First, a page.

Smart meters are a vital part of the modern power grid, as they facilitate energy saving, demand response and many applications such as virtual net metering and energy storage. At the same time they prevent electricity theft, which has become a serious issue in many countries.
Unfortunately, there is a great discrepancy between Eastern and Western Europe when it comes to the rollout of smart meters. According to Eurelectric’s latest Power Barometer, the western part of the European Union has achieved smart meter penetration upwards of 90%, while some countries in Central and Eastern Europe are mostly below 20%.
Specifically, the rate is below 1% in Germany, Poland, Cyprus, Bulgaria and the Czech Republic. Greece is at 6%, compared to 7% in Hungary, 16% in Romania and 65% in Austria. Eurelectric clarified that 34% of the meters in Bulgaria have remote functionalities, but that they do not fully comply with the EU smart metering requirements as there are no local requirements and no rollout defined.
It should be noted that the EU had set goals for a 48% penetration rate by 2020 and 56% for 2022 in terms of population coverage.
“Smart meters, a key technology for grid management and digitalisation, have reached 56% of EU customers, but are making much less progress in Eastern and Central Europe. Providing reliable data for utilities to handle peaks in electricity demand as more electric solutions enter EU buildings will be critical for managing an accelerating electrification rate,” Eurelectric said.
Greece is a negative example
In Greece, the Hellenic Distribution Network Operator (HEDNO or, in Greek, DEDDIE) carried out a large tender in 2021 to buy 7.5 million smart meters and install them by 2030.
One of the participants, Swiss company Landis+Gyr, took HEDNO to court for excluding it from the process over missing documentation. It resulted in a two-year delay.
A court has just ruled that Landis+Gyr’s complaint has no legal merit. The group immediately announced it would exit the Greek market.
The Swiss company operates a factory in Corinth which employs 900 people and produces smart meters with an annual capacity of 10 million units.
Lieberherr: We were excluded even though we are the only producer in Greece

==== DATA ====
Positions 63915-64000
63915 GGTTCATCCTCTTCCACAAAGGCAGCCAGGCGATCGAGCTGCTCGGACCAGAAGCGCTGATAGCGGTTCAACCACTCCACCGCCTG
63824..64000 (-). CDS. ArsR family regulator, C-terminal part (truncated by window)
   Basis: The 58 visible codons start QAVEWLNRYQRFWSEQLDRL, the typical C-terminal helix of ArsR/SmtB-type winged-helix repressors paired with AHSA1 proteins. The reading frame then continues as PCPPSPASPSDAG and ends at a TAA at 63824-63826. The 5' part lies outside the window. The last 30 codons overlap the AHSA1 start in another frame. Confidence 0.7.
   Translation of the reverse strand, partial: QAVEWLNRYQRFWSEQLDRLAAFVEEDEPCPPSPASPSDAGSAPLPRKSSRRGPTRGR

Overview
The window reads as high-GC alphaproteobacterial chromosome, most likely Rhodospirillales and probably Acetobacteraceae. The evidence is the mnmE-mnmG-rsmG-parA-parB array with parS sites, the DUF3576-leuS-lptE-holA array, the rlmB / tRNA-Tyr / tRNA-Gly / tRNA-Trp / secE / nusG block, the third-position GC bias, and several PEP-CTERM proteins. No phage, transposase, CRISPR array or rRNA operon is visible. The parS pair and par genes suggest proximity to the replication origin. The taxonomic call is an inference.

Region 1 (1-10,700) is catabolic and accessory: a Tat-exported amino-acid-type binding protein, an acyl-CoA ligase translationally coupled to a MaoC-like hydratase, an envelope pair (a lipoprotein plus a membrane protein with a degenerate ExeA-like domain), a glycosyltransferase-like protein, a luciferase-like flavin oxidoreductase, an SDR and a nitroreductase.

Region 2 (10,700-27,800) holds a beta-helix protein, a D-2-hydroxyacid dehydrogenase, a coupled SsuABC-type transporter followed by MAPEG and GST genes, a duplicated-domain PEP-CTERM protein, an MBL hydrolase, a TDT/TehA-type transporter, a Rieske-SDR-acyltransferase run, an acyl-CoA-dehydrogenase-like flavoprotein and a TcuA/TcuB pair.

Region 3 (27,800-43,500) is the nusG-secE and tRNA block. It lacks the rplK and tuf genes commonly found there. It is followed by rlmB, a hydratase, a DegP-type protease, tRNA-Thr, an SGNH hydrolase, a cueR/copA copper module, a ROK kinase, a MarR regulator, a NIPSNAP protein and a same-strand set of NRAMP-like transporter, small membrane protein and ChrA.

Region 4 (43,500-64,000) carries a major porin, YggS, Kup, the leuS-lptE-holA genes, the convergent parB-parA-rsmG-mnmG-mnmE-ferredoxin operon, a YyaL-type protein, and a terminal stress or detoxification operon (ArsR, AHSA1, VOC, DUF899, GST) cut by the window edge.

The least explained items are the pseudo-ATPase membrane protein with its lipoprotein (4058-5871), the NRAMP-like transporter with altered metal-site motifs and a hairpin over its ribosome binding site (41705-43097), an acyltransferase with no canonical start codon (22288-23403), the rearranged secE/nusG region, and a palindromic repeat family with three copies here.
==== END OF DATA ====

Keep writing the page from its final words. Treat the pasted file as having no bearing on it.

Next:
“The decision is particularly dissapointing, since we were not given the opportunity to take part in the tendering process, but we were excluded from the pre-selection phase even though we are the only producer of smart meters in Greece,” Landis+Gyr CEO Werner Lieberherr said in a statement.
After the long legal battle, acquiring and installing smart meters in the Greek distribution network can finally begin.
The entire story is a negative example of how bureaucratic and legal issues can postpone investments vital for the energy transition.
Smart meters bring multiple benefits
According to HEDNO, benefits from the use of smart meters include the following:
– The ability to enact different power tariffs during the day with better peak load management;
– Preliminary power bills are no longer needed as the consumer receives a single final bill;
– Remote supply termination and reactivation reduces cost for the operator;
– Reducing electricity theft with benefits for consumers;
– More competition in the market as it is easier to change the supplier;
– Power outages are reduced and last a shorter time;
– Consumers may easily compare their consumption at different times and make better decisions.
Among other applications, there is the ability to have virtual net metering, where a consumer can install a photovoltaic system on one house to reduce his or her bill at another house. In addition, consumers can use electric car batteries to provide power to the grid and learn to optimize energy use during the day and night.